Improved Electrical Transmission Systems In Arkansas Costing Millions

by Luke Jones  on Monday, Aug. 19, 2013 12:00 am  

By mid-2014, both Southwest Power Pool and MISO will have upgraded Arkansas’ electrical transmission systems with sophisticated “second-day” transmission markets, a move that is intended to save ratepayers millions of dollars.

But in the meantime, the utilities and the transmission operators are spending huge amounts of capital and man-hours on the upgrade process.

In particular, Arkansas Electric Cooperative Corp. of Little Rock, which serves about 500,000 mostly rural customers across 17 cooperatives, generates power through the lines of both SPP and Entergy Arkansas Inc.

And because, back in 2011, Entergy chose MISO, or the Midwest Independent Transmission System Operator Inc., as a regional transmission operator rather than Little Rock’s SPP, the cooperative group is now in the unique and difficult position of figuring out how to integrate both transmission operators’ markets.

“There are other utilities that have load or generation into two markets simultaneously,” said Keith Sugg, vice president of integration at AECC. “But the thing that makes AECC unique with respect to these markets is joining two of them, in essence, at the same time.”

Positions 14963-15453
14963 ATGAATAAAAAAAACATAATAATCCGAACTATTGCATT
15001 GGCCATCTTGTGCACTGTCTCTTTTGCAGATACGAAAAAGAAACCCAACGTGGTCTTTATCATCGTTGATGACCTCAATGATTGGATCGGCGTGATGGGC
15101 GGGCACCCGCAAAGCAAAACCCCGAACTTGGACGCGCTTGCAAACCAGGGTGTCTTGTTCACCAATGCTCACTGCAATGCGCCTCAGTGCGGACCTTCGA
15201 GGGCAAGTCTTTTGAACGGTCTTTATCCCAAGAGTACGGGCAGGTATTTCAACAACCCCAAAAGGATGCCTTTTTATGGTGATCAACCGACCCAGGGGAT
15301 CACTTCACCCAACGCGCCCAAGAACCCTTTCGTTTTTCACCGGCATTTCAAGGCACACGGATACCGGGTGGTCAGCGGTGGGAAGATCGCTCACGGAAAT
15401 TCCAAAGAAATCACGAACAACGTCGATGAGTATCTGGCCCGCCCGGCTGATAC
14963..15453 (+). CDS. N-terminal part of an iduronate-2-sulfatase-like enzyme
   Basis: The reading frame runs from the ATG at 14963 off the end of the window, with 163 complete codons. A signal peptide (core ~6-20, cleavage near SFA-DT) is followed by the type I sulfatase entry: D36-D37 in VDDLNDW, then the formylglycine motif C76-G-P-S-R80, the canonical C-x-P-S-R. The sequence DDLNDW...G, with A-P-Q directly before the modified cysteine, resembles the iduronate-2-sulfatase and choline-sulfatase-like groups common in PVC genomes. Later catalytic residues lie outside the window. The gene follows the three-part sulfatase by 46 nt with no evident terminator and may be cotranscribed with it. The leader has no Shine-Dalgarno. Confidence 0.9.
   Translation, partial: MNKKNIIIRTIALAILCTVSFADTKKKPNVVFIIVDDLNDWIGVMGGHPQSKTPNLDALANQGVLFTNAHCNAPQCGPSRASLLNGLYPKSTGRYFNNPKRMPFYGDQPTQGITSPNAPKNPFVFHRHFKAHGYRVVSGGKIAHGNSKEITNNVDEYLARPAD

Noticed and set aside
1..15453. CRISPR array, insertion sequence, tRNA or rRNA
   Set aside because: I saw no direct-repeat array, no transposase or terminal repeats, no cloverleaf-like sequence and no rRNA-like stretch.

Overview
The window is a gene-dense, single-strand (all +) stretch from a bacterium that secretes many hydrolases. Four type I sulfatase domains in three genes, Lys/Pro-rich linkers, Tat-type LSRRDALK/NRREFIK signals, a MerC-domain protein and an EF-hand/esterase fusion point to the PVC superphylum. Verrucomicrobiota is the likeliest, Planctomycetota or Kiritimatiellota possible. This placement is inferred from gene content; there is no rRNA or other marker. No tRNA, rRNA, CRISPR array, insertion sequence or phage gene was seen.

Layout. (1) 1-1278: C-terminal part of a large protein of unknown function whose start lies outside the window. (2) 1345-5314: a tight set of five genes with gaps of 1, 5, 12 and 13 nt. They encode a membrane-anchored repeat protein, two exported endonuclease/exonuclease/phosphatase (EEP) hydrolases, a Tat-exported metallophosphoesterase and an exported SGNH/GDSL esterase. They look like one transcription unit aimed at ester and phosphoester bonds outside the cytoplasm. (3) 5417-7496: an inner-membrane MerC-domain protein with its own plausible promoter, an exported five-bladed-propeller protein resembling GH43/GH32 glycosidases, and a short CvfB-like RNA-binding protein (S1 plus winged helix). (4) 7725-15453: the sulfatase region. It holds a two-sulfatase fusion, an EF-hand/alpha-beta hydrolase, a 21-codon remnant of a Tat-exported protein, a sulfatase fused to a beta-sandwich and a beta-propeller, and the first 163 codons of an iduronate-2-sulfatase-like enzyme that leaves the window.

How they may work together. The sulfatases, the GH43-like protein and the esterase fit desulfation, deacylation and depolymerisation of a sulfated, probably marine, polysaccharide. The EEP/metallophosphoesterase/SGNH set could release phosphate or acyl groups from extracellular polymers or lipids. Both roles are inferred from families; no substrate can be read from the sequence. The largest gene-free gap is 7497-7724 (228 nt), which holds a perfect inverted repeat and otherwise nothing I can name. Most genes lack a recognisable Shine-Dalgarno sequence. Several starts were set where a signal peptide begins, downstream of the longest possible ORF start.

The upgraded markets, essentially, are supposed to increase the efficiency of transmission markets, in which operators can purchase and use generation in real time. (See more about the market here.)

An exact dollar amount the process has cost wasn’t available, but Sugg said it’s certainly in the millions.

For a bit of perspective: Although Entergy Arkansas is only integrating MISO’s market — SPP does not operate any of Entergy’s lines — it’s still been a huge process for that company. According to Entergy testimony filed with the Arkansas Public Service Commission, the integration has so far cost Entergy $31 million over two years and will be completed in December.

So either transition job alone would have been difficult.

The two are similar but different in ways subtle enough that special training has been necessary from both groups.

“You can’t exactly interchange them,” Sugg said. “Some of the rules are a little different, but they are conceptually the same.”

‘Something of a Challenge’

 

 

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